Through the READ program, the United States would support the establishment of centers of excellence in science and technology that can serve as educational hubs for talented high school and university students throughout the region. During my recent trip, I encountered widespread enthusiasm for this idea as well as pledges of support from wealthy Arab nations. Such centers would play a critical role in instilling regional pride and creating the institutional basis for forward-looking, knowledge-based economies. They would serve as tangible evidence of America’s commitment to partnership and would help promote peace and stability throughout this part of the world.
Third, these efforts must complement, not replace, U.S. efforts to promote human rights and democratic governance in the Muslim world. The United States must also continue to pursue a just and secure two-state solution to the Palestinian-Israeli conflict and work toward freeing the Middle East from nuclear proliferation. These efforts, which should run parallel with READ, would go far toward creating goodwill, catalyzing progress and redirecting the region’s energies into new, constructive and mutually beneficial channels. Focusing on the benefits to majorities will reduce the risks from dangerous minorities and the ravages of terrorism.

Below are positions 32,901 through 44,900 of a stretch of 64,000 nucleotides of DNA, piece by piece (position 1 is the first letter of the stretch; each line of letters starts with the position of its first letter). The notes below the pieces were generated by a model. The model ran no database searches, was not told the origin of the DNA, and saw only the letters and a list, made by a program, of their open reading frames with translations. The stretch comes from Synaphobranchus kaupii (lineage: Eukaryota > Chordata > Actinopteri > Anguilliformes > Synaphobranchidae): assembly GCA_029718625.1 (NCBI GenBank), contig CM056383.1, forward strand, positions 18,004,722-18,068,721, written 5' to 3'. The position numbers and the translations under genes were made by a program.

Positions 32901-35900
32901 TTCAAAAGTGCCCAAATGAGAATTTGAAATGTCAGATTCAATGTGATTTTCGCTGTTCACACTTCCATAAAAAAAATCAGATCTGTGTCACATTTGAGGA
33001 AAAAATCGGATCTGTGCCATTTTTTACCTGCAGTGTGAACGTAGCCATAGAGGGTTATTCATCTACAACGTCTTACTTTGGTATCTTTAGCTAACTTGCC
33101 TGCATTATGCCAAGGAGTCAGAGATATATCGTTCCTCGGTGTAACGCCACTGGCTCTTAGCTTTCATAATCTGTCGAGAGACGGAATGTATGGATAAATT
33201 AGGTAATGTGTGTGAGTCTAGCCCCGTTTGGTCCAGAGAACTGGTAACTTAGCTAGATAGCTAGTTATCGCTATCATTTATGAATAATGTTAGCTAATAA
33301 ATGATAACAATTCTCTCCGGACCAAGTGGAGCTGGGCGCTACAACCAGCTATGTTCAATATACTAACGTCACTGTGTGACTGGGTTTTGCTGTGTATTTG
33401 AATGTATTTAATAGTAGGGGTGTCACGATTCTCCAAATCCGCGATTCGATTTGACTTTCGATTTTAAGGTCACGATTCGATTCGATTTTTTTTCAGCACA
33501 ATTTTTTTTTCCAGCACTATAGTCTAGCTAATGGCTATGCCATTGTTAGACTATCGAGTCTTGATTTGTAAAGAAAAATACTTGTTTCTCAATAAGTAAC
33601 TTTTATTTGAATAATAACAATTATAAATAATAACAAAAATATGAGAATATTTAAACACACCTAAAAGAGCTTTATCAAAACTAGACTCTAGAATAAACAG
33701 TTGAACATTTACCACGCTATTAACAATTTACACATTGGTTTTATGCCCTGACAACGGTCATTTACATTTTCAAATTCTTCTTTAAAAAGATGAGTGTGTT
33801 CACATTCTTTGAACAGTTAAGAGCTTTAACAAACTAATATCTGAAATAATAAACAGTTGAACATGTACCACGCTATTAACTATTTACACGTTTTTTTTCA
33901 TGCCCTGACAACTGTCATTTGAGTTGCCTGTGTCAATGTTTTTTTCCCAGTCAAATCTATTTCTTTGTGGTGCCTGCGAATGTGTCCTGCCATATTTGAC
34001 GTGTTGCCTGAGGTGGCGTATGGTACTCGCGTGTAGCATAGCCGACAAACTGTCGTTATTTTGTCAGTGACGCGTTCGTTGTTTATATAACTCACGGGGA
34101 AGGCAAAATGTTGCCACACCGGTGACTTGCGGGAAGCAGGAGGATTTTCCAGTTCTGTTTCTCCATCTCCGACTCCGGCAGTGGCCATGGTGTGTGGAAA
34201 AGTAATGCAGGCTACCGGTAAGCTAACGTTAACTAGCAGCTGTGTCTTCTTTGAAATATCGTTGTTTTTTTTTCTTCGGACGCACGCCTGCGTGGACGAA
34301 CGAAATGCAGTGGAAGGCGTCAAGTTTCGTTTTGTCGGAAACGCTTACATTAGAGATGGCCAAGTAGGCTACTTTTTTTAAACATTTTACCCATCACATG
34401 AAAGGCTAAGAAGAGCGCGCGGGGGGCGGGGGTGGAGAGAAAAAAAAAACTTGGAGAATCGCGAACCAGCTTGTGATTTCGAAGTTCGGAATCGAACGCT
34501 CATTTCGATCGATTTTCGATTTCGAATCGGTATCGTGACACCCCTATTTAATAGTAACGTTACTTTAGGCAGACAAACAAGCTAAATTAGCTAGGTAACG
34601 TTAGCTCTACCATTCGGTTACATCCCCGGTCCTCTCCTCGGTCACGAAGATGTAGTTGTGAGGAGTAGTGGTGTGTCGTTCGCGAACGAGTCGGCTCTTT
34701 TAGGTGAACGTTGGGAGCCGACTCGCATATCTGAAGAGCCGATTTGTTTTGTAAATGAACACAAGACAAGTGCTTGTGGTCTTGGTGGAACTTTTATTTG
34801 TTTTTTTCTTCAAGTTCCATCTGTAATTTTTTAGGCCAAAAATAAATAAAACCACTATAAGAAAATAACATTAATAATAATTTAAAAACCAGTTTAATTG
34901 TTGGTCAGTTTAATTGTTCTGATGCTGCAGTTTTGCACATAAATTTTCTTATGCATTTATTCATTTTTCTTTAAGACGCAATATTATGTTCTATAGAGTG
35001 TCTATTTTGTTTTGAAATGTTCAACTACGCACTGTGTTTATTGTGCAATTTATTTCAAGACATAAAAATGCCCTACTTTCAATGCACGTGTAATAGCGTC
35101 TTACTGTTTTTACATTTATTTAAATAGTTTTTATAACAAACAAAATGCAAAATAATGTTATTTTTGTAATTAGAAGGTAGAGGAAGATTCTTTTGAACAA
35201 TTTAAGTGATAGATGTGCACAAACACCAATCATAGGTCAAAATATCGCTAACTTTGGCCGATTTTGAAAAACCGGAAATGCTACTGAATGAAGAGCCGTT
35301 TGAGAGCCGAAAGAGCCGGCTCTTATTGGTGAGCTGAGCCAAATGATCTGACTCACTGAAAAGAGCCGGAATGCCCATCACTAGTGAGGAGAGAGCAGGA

The soft power of science has the potential to reshape global diplomacy. If the vision that President Obama set forth in Cairo can be realized, history may one day record that speech as ushering in a period of transformative change. Americans like to say that actions speak louder than words, and action is what we need now.